The musings of a landscape painter, art teacher, and art history lover
If you're a creative, you know that creative blocks can be frustrating and overwhelming. The feeling of being stuck and unable to produce can be difficult to overcome. However, the Impressionists, led by Claude Monet, can provide us with the renewed passion and vigor we need. Their story is truly inspired and sure to help you bust through that creative block.
The Impressionists faced nearly insurmountable obstacles and ridicule as they pursued their creative dreams, yet they continued to make their paintings. Their struggle against the French government's stiff and traditional ideas of beauty was not an easy one. Their work was met with hostility and derision from the art establishment. Art critic Louis Leroy, for instance, first intended the term "Impressionist" as an insult, saying, "Impression — I was certain of it. I was just telling myself that, since I was impressed, there had to be some impression in it ... and what freedom, what ease of workmanship! Wallpaper in its embryonic state is more finished than that seascape."
However, the Impressionists were not going to be put off by their critics. Far from it! They adopted the term as their own, making it a movement that would forever change the course of art history. If Monet had given up then and listened to those critics who could not see his vision, the world would never know his amazing paintings.
The Impressionists often lived in dire poverty and faced terrible ridicule. It would have been easy for them to give up. No one would have blamed them. They could have gone on to take jobs in the business world and been forgotten by history. However, true imagination knows no bounds and lives far ahead of convention. Those Impressionists, thankfully, persevered and pushed through their doubts.
You can learn from those old painters. Be creative today. Put some paint on a canvas or nail some wood together. Develop a project and see it through. If you have an idea that has been germinating in your head, but you have been holding back because of your own self-doubts or the criticism of others, then today is your day. Think of the Impressionists and make some bold strokes in your life!
Here are some additional tips for busting through that creative block:
Tip One: Allow Yourself to Make Mistakes and Experiment
To bust through a creative block, you need to allow yourself to make mistakes and experiment. Creative blocks affect most people working in the arts at some point. They often come when artists are questioning their own value or practices. We start to consider questions such as, is this any good? What is the cultural relevance? What will the critics think? Will it be marketable? These are all good questions in their own right, but they can start to plant the seeds of self-doubt, shutting down your creativity.
When I was in graduate school, I had such a moment. I was petrified of the critiques and the need to explain my creativity to my peers and professors. I could not make a mark on my canvas without wondering how it would be received. I had gone from being prolific to shut down and even started to make myself sick with anxiety. My stomach cramped up, and I could not eat. Listless and weak, I ended up in the school infirmary. Yet, I pushed through and came up with a few solutions that I use to this day.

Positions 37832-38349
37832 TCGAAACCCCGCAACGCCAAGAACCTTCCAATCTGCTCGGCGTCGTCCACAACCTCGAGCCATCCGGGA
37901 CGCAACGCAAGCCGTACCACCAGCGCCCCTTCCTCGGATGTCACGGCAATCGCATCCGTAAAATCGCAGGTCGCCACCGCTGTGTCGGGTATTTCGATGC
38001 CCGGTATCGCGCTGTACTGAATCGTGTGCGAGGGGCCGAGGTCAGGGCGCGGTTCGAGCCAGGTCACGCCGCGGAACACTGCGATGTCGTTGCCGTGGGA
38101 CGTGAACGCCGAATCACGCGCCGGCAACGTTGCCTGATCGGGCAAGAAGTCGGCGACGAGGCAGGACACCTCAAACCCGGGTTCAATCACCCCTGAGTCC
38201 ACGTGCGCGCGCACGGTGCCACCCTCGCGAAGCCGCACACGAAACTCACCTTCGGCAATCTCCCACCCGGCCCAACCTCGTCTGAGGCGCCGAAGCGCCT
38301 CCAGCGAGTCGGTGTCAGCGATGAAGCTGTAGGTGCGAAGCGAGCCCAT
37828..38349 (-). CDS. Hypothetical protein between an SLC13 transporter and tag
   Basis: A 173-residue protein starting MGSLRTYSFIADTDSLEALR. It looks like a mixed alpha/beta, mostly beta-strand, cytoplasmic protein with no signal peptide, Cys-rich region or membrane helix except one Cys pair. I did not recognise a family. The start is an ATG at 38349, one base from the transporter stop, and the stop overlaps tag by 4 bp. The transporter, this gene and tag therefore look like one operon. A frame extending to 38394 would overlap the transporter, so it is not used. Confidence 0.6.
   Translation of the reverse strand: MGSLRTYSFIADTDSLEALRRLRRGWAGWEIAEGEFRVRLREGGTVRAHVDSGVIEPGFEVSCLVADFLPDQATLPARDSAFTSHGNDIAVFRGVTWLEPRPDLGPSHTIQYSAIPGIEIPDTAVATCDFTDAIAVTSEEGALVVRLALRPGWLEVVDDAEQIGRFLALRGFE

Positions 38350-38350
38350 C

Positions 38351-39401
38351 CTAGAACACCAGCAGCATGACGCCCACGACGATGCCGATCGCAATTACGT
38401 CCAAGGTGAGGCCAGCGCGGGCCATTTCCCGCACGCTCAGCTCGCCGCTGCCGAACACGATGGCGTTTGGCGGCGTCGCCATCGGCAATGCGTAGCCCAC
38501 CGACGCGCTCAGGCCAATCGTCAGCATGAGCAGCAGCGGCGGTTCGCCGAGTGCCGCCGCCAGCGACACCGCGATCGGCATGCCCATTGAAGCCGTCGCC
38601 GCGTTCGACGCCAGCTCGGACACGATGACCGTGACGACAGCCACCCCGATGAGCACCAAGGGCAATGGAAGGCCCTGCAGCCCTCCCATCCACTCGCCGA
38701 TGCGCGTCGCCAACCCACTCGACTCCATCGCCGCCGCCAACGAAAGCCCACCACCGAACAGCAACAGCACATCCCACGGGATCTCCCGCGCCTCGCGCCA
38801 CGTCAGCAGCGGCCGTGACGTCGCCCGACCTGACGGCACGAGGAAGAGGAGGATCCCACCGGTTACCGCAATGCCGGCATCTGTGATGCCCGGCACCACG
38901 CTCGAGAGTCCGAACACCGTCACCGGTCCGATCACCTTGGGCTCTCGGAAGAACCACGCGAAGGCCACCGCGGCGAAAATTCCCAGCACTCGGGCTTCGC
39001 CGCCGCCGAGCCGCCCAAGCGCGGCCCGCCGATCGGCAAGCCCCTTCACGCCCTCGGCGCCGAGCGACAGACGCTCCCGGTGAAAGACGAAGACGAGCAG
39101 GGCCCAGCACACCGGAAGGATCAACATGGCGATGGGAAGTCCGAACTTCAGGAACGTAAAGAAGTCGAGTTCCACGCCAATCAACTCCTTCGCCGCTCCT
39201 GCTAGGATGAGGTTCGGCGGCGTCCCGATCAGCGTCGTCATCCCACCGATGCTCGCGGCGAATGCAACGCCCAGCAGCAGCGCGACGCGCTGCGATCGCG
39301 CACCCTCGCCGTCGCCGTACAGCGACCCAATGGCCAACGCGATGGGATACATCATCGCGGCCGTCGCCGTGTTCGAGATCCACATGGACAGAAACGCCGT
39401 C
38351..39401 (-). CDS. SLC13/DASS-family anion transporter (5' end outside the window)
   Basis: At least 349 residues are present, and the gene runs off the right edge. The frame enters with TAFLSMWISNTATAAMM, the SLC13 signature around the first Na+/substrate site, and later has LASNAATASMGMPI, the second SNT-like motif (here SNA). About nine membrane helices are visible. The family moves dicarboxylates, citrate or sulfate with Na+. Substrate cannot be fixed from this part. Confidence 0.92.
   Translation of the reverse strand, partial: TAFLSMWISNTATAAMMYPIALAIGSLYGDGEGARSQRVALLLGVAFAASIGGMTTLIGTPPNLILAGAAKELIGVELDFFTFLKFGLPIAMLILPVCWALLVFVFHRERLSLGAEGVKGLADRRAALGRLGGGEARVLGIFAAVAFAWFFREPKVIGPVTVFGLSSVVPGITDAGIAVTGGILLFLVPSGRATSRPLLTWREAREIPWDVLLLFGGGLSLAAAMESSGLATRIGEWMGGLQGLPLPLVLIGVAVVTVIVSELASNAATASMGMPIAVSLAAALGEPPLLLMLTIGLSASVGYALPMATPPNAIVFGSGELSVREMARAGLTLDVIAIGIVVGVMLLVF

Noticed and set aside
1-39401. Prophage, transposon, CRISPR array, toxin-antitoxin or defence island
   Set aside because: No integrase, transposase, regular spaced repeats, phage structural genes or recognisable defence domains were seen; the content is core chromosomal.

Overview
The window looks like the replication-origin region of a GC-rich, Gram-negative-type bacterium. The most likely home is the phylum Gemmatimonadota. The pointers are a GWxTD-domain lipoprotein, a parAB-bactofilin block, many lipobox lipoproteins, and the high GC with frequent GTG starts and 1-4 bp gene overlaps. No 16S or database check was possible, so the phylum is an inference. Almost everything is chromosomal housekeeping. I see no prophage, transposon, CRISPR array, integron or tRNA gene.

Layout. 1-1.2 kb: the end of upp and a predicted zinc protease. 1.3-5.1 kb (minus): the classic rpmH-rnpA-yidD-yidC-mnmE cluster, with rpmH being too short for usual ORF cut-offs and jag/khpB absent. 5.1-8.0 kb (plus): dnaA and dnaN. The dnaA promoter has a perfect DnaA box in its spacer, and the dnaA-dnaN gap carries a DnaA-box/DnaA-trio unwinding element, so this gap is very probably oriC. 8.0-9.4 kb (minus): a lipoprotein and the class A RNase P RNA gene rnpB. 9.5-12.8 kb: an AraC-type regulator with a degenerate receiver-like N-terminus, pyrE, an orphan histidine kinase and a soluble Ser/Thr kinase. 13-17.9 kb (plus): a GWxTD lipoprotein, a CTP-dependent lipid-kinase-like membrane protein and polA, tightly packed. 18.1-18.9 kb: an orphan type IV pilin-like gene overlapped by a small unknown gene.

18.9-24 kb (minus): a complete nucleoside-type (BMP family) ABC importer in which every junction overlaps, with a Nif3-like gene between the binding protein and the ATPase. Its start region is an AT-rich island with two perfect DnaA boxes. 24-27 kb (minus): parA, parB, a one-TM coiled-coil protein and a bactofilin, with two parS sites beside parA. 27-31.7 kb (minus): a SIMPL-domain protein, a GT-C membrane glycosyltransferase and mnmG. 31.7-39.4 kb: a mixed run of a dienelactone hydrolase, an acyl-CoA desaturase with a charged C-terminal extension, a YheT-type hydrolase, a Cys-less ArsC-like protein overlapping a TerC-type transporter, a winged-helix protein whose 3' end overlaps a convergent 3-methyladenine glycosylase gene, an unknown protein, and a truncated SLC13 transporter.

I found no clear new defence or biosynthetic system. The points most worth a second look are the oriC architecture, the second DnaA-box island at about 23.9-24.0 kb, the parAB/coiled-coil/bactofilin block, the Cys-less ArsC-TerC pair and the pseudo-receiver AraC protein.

First, to break through a creative block, you need to start making lots of work without judgment. If you are a writer, then start a journal and write. If you are an artist, then make work. Don't worry if it is good or bad, and don't show it to anyone yet. Just experiment and see where your creativity takes you. By allowing yourself to make mistakes, you can take the pressure off yourself and give your mind the freedom to explore new possibilities.
Tip Two: Change Your Environment Sometimes, a change of scenery can work wonders for creativity. If you're feeling stuck, try going for a walk, visiting a museum, or working in a different space. A change of environment can help you see things from a new perspective and spark new ideas. It can also help to eliminate distractions and allow you to focus solely on your creative work.
Tip Three: Collaborate with Others Working with others can be a great way to bust through a creative block. Collaborating with someone who shares your creative interests can help you get out of your head and see things from a different perspective. It can also be a great way to bounce ideas off of someone and get feedback on your work. Collaborating can be especially helpful if you're feeling stuck in a rut or uninspired.
Tip Four: Take a Break Sometimes, the best thing you can do to overcome a creative block is to take a break. It's important to give your mind time to rest and recharge. Take a day off, go on a vacation, or simply take a few hours to do something completely different. When you come back to your creative work, you may find that you have a new perspective or a renewed sense of energy.
I know creative blocks can be frustrating and overwhelming, but they don't have to be the end of your creative journey. By taking inspiration from the Impressionists and adopting a mindset of experimentation, allowing yourself to make mistakes, changing your environment, collaborating with others, and taking breaks, you can bust through your creative blocks and unleash your true creativity. Remember, creativity knows no bounds and lives far ahead of convention. So, be bold, take risks, and make some beautiful art!
Bruce Black is an artist and art teacher. You can find his paintings at www.bruceblackart.com.
If you liked this presentation, you may also like this lesson on the principles of design for artists.
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Author: Bruce Black
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